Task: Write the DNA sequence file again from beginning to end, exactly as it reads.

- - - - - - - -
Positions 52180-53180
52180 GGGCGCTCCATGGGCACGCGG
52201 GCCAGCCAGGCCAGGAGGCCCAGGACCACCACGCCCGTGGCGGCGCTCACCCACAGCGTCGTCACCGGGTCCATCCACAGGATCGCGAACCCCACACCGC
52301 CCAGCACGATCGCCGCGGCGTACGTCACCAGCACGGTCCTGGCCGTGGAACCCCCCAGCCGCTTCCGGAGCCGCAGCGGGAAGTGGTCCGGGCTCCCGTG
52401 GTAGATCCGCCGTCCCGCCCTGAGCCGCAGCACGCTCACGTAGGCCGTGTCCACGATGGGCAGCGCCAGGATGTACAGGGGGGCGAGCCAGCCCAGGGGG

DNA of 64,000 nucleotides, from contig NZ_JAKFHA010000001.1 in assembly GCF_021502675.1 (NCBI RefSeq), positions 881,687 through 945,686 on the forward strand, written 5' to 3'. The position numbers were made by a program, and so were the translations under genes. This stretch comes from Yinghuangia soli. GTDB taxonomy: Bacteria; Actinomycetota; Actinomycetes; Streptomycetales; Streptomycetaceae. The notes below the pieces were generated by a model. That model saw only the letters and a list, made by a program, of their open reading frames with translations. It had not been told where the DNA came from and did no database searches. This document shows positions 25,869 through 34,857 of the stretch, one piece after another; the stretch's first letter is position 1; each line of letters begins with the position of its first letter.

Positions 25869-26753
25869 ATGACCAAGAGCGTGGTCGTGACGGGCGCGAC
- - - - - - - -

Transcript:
Positions 52180-53180
52180 GGGCGCTCCATGGGCACGCGG
52201 GCCAGCCAGGCCAGGAGGCCCAGGACCACCACGCCCGTGGCGGCGCTCACCCACAGCGTCGTCACCGGGTCCATCCACAGGATCGCGAACCCCACACCGC
52301 CCAGCACGATCGCCGCGGCGTACGTCACCAGCACGGTCCTGGCCGTGGAACCCCCCAGCCGCTTCCGGAGCCGCAGCGGGAAGTGGTCCGGGCTCCCGTG
52401 GTAGATCCGCCGTCCCGCCCTGAGCCGCAGCACGCTCACGTAGGCCGTGTCCACGATGGGCAGCGCCAGGATGTACAGGGGGGCGAGCCAGCCCAGGGGG

DNA of 64,000 nucleotides, from contig NZ_JAKFHA010000001.1 in assembly GCF_021502675.1 (NCBI RefSeq), positions 881,687 through 945,686 on the forward strand, written 5' to 3'. The position numbers were made by a program, and so were the translations under genes. This stretch comes from Yinghuangia soli. GTDB taxonomy: Bacteria; Actinomycetota; Actinomycetes; Streptomycetales; Streptomycetaceae. The notes below the pieces were generated by a model. That model saw only the letters and a list, made by a program, of their open reading frames with translations. It had not been told where the DNA came from and did no database searches. This document shows positions 25,869 through 34,857 of the stretch, one piece after another; the stretch's first letter is position 1; each line of letters begins with the position of its first letter.

Positions 25869-26753
25869 ATGACCAAGAGCGTGGTCGTGACGGGCGCGAC